There were two reasons why The Gambia won the winter holiday decision. The first was to put some heat into my frozen bones. The second was to pick up some valuable grass roots research for my work in progress – novel ‘The Incomers’. Thomas Cook offers reasonable package holidays, flying from Manchester, so the logistics were pretty straight forward.
Once the holiday was booked I began to hear horror stories but also some complimentary tales about the Gambia. I chose to ignore all stories, read the advice given in the guidebooks and take what comes our way.
Colin’s and my first experience of how the country works happened at the Airport. Porters asked everyone on the flight if they had a UK newspaper. These are later sold on to tourists in the resorts. Illegal money changing was taking place by the waiting buses, something the guide book tells you not to do but some greedy tourists seemed happy they were getting a good exchange rate, to hell with the country’s economy.
Serrekunda, the largest town in Gambia
Next the bus broke down within sight of the airport and we had to wait in the searing afternoon heat for two minibuses to arrive. When we did arrive at the hotel our room was not ready, the trusted (British) guest who occupied the room had promised the manager he would return from a meeting by two thirty and hadn’t. We were taken to the bar to wait. We were immediately hassled by the bar man who wanted to take us around on his day off. I had only been in the country an hour and was beginning to regret my choice of destination. After a free meal and many apologies we eventually got into the room at eight o’clock in the evening. Things could only get better, but the water pressure was low and my much anticipated shower was a trickle of cold water, but I didn’t mind because water is a scarce resource in Gambia and I was just grateful to get a wash.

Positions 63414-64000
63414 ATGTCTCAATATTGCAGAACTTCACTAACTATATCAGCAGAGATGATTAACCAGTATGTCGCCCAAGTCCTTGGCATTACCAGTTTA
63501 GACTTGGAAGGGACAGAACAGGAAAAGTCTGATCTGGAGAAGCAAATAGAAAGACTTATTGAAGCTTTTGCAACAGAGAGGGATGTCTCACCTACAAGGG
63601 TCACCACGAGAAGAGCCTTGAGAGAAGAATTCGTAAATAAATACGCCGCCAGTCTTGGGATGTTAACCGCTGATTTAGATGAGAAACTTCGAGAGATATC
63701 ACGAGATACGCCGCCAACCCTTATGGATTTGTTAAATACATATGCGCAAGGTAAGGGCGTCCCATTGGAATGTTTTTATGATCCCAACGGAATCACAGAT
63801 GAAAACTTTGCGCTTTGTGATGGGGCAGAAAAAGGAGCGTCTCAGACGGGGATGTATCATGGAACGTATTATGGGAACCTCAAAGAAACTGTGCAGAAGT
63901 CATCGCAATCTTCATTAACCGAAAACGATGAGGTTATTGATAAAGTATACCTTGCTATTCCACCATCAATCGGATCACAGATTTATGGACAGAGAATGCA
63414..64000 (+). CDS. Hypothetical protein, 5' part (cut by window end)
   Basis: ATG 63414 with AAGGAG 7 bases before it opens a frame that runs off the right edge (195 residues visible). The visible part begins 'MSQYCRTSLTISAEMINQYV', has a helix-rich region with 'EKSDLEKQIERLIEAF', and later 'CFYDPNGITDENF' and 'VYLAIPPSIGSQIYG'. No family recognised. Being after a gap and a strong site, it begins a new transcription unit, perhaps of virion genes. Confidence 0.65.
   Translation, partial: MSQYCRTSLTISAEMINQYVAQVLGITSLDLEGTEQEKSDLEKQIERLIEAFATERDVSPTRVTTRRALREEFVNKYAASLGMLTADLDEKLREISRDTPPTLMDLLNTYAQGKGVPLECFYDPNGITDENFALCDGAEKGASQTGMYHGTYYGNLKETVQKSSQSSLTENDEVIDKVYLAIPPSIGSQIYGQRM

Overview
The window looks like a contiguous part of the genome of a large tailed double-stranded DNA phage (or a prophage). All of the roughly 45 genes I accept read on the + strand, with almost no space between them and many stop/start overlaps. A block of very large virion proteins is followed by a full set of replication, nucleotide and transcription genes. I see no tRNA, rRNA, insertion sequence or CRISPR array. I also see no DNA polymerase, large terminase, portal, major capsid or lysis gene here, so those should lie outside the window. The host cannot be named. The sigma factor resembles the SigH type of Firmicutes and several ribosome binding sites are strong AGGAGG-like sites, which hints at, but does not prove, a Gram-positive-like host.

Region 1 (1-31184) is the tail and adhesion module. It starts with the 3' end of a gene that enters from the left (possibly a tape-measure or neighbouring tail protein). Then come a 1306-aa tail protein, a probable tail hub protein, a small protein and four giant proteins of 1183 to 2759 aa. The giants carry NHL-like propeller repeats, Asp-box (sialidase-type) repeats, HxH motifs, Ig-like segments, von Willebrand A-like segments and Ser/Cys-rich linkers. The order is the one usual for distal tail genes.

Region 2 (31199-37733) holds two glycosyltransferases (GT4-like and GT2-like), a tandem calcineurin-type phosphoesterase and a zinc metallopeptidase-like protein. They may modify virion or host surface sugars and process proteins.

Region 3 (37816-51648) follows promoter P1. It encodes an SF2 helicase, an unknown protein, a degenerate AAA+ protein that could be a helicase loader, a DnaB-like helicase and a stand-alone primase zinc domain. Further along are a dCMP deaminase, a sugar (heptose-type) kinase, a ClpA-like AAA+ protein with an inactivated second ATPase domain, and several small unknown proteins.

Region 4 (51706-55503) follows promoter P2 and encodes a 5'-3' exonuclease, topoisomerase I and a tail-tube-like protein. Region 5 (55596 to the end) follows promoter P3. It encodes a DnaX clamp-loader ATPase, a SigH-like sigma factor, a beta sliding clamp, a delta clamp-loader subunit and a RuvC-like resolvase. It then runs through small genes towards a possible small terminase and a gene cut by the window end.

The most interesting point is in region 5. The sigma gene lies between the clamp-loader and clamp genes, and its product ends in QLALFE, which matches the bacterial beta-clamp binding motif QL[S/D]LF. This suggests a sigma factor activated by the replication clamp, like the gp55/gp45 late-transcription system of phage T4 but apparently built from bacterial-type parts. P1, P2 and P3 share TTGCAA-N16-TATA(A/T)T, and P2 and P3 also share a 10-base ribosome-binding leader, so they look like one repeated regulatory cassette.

Colin manages to get six feet from the sun lounger before the bumster welcomes him with open arms
The next day we decide to walk along the beach to the main resort Senegambia. Easier said than done. One of the biggest problems the Gambian Government has with its tourist industry is Bumsters. The guidebooks describe these young school drop-out boys as touts, fixers, chancers, gigolos, wheeler-dealers and informal guides. They have a highly developed sense of self worth and believe they have a right to interrupt your holiday with their agenda driven chat. As soon as we walk onto the beach we were approached by bumsters. They want to shake your hand, they want to be your friend. The advice is that they are harmless and the best way to deal with them is to be friendly but firm. This is all very well and most people try that but it is so intrusive that by the time we had walked the length of one stretch of beach we had shaken the hands of more than thirty boys and had no time to ourselves. It was like going into combat the moment you walked out the hotel and far from enjoyable, which is a shame because our beach, Kololi Beach, has stunning white sands and huge Atlantic rollers crashing into shore.